What if we stopped cutting down forests to produce palm oil and cattle? What if we grew new forests on vacant city lots, old industrial buildings — even golf courses?
For the first time, scientists have sought to quantify this thought experiment. How many trees could be planted on every available parcel of land on Earth, where they could go, and what impact could that have on our survival?
They concluded that the planet could support nearly 2.5 billion additional acres of forest without shrinking our cities and farms, and that those additional trees, when they mature, could store a whole lot of the extra carbon — 200 gigatons of carbon, to be precise — generated by industrial activity over the last 150 years.
Parts of the study — led by researchers at ETH Zurich, a university that specializes in science, technology and engineering — were immediately criticized.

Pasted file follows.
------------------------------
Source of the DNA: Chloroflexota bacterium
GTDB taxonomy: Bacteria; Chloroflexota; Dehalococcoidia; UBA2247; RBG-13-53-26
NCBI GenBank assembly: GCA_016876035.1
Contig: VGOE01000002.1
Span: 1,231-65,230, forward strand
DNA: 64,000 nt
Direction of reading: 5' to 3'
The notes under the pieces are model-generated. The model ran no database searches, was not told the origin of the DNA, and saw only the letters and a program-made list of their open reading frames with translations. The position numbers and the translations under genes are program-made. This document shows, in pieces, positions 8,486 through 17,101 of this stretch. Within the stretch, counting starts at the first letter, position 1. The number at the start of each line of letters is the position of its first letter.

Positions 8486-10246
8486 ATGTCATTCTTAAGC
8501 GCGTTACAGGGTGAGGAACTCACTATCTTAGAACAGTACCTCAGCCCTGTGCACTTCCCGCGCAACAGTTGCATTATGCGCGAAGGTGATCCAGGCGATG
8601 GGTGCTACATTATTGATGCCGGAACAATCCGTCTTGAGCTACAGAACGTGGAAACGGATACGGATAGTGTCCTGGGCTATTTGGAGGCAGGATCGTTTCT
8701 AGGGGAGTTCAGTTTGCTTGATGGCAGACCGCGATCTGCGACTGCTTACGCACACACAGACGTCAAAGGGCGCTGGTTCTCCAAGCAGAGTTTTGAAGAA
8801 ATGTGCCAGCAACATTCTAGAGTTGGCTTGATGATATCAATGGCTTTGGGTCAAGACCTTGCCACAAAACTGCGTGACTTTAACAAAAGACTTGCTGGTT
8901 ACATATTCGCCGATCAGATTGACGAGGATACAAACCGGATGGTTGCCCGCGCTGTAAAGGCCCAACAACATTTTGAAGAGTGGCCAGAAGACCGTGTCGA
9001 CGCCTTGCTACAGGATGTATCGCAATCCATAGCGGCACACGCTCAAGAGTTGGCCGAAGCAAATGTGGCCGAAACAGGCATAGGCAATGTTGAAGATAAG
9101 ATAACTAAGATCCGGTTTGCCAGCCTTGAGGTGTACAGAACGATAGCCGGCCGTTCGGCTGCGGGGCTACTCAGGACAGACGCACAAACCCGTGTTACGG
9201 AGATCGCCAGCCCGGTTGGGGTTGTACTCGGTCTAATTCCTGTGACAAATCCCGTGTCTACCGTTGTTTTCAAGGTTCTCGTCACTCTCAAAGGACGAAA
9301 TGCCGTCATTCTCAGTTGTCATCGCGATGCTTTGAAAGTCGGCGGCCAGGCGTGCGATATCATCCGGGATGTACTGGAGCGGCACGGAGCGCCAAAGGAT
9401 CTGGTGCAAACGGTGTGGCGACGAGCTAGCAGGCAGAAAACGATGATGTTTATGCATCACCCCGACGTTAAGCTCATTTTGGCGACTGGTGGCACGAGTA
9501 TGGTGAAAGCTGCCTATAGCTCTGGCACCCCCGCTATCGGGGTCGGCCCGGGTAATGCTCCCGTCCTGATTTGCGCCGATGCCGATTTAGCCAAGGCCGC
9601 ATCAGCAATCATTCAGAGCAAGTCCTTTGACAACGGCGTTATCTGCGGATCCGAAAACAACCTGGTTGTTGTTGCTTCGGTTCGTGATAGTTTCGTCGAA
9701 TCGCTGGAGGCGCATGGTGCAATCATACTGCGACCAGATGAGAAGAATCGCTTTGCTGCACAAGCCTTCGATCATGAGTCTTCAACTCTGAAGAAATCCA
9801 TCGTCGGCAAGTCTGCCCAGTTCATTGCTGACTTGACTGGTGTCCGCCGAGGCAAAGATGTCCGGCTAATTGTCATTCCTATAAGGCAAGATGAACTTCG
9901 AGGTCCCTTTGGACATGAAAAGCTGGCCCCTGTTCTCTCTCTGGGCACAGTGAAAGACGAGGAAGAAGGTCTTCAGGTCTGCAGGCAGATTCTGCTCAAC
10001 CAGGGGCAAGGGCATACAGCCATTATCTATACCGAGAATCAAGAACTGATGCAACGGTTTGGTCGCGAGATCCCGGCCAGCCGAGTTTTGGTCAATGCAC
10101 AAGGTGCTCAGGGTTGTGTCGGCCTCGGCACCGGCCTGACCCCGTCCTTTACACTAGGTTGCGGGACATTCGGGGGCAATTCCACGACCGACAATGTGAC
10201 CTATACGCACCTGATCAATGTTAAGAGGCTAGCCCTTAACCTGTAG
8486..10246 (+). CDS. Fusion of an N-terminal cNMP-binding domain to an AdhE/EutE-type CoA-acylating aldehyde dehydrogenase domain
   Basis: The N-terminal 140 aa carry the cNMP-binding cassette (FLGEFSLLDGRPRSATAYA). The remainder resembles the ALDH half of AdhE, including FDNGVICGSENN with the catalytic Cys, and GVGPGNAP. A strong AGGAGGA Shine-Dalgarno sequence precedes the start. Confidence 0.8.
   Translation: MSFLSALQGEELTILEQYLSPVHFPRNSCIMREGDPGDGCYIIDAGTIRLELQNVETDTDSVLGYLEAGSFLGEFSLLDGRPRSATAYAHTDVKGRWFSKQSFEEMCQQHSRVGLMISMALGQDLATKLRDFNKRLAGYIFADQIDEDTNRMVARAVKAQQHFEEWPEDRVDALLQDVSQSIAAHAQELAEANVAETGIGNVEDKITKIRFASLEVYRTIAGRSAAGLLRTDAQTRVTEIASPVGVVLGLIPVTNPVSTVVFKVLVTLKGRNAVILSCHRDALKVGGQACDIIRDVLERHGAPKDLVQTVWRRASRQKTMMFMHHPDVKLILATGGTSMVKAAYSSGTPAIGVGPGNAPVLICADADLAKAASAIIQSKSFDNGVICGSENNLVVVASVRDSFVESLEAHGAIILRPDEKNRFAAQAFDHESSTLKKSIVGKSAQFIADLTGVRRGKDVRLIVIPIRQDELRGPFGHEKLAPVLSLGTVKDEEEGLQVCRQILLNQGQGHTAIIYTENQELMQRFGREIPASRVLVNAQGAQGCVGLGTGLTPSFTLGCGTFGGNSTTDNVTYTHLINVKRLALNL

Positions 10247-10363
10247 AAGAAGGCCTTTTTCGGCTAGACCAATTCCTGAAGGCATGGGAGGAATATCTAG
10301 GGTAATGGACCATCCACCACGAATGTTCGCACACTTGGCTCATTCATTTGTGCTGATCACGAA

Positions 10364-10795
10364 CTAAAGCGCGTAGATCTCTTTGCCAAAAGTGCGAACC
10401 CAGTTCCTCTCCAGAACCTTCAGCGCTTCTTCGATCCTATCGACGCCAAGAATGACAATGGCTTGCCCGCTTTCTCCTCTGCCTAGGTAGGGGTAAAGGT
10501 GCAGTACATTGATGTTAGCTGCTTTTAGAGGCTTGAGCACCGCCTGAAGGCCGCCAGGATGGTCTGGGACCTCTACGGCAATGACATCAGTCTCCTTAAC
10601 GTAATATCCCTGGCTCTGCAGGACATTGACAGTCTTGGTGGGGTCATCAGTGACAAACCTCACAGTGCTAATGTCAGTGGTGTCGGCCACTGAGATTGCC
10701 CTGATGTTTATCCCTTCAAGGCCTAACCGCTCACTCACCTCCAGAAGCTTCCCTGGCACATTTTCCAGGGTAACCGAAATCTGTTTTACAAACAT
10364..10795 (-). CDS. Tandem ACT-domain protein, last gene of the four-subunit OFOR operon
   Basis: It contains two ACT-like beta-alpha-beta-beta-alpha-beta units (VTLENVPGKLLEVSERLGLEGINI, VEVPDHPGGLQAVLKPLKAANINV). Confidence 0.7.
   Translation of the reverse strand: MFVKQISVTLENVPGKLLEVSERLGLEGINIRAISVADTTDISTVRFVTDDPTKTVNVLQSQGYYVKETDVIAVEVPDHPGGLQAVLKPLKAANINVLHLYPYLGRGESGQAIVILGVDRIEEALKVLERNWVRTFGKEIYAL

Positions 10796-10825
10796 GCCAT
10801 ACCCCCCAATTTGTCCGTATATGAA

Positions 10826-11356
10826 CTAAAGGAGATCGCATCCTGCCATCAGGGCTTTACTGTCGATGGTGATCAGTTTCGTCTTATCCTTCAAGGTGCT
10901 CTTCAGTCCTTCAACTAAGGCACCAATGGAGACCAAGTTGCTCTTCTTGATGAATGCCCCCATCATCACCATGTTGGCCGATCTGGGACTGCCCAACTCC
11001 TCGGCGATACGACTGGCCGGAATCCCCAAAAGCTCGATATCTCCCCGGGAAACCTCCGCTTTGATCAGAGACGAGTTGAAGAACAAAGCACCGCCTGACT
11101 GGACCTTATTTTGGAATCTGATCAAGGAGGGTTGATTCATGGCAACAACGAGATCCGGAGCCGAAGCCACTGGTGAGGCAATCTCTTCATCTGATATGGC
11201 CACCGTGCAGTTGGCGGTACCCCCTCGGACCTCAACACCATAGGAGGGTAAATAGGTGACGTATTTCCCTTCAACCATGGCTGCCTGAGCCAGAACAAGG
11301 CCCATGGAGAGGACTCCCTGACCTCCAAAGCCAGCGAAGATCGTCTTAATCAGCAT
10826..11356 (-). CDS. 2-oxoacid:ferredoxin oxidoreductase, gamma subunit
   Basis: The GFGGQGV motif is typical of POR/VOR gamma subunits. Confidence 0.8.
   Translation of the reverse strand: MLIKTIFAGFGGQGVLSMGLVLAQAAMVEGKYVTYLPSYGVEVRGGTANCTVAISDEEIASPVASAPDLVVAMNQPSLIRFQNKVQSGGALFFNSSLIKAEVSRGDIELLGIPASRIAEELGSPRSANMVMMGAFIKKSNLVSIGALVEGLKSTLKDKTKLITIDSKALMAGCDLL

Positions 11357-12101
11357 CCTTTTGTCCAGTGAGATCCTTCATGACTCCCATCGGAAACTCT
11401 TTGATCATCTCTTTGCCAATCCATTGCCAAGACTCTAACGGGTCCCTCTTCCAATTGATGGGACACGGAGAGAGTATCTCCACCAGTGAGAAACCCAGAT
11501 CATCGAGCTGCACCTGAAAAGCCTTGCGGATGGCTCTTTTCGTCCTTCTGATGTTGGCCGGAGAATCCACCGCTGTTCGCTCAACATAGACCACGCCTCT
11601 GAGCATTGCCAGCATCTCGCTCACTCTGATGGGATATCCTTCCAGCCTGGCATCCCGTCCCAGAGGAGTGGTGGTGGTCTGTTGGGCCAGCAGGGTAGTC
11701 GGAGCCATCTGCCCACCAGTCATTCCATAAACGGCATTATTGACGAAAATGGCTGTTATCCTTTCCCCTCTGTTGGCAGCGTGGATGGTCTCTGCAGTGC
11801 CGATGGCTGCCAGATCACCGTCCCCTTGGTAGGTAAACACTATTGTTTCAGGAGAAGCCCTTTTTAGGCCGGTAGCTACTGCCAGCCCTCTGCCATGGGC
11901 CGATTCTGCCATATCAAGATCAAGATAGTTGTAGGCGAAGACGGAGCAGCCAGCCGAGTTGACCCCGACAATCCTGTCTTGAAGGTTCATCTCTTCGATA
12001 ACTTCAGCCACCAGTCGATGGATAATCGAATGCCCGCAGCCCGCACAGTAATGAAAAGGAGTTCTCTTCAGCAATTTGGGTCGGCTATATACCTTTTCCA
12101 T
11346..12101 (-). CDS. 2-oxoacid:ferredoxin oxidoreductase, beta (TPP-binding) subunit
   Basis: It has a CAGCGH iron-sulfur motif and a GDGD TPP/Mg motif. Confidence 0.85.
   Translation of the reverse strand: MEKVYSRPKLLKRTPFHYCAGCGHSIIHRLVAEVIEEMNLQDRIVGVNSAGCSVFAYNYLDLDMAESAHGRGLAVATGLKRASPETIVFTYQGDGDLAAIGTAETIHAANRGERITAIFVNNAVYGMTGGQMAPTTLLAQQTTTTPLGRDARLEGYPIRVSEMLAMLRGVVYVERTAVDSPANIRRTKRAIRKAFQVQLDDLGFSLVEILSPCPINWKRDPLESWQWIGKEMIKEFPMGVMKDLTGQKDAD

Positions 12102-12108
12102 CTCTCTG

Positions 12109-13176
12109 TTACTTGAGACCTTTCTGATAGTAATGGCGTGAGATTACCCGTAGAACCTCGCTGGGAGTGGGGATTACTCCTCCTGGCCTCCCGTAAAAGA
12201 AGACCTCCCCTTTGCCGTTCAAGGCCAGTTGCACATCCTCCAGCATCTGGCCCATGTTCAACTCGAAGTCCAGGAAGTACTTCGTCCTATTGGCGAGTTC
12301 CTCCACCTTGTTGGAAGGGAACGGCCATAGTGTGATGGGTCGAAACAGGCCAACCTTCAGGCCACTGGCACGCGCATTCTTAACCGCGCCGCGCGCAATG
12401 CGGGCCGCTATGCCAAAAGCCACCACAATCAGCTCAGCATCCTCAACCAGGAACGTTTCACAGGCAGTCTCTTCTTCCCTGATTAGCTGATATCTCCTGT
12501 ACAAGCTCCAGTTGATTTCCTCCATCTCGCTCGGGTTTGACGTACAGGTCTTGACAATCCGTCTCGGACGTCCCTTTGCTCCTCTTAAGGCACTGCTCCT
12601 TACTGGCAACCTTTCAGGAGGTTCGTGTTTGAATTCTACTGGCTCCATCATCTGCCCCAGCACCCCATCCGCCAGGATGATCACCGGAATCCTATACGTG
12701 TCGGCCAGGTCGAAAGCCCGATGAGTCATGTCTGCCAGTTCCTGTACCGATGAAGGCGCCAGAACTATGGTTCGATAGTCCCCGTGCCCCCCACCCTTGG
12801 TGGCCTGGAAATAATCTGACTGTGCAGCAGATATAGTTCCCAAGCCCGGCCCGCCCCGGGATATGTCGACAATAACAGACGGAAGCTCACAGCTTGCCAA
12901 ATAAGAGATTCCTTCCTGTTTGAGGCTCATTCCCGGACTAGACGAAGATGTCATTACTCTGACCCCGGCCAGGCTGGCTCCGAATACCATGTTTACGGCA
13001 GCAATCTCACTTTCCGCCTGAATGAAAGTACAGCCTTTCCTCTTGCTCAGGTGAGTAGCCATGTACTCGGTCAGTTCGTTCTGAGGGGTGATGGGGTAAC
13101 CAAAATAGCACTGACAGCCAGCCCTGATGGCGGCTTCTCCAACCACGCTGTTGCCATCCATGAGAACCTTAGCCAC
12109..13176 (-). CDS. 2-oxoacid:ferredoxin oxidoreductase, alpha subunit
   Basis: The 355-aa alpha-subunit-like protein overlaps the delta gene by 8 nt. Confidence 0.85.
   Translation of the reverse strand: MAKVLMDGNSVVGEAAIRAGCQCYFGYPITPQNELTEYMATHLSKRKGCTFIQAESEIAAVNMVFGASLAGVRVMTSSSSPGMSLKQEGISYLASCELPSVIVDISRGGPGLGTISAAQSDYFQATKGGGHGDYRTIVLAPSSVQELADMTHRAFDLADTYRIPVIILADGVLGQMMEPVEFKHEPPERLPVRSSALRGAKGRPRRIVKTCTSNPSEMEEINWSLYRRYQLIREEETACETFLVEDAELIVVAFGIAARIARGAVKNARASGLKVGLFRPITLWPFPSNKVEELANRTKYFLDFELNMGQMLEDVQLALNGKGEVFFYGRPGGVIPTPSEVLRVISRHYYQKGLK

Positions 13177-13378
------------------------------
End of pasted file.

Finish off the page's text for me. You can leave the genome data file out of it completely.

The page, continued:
The critics did not dispute that 200 gigatons of carbon could be absorbed by trees if you planted them on every space of land available. They disputed the implications.
The study’s authors asserted that, under their model, forest restoration could absorb two-thirds of historic emissions. Zeke Hausfather, an analyst for the climate science website Carbon Brief, said the true figure would be closer to one-third. That’s because part of the emissions absorbed by the additional trees would have been absorbed by the soil or the seas anyway.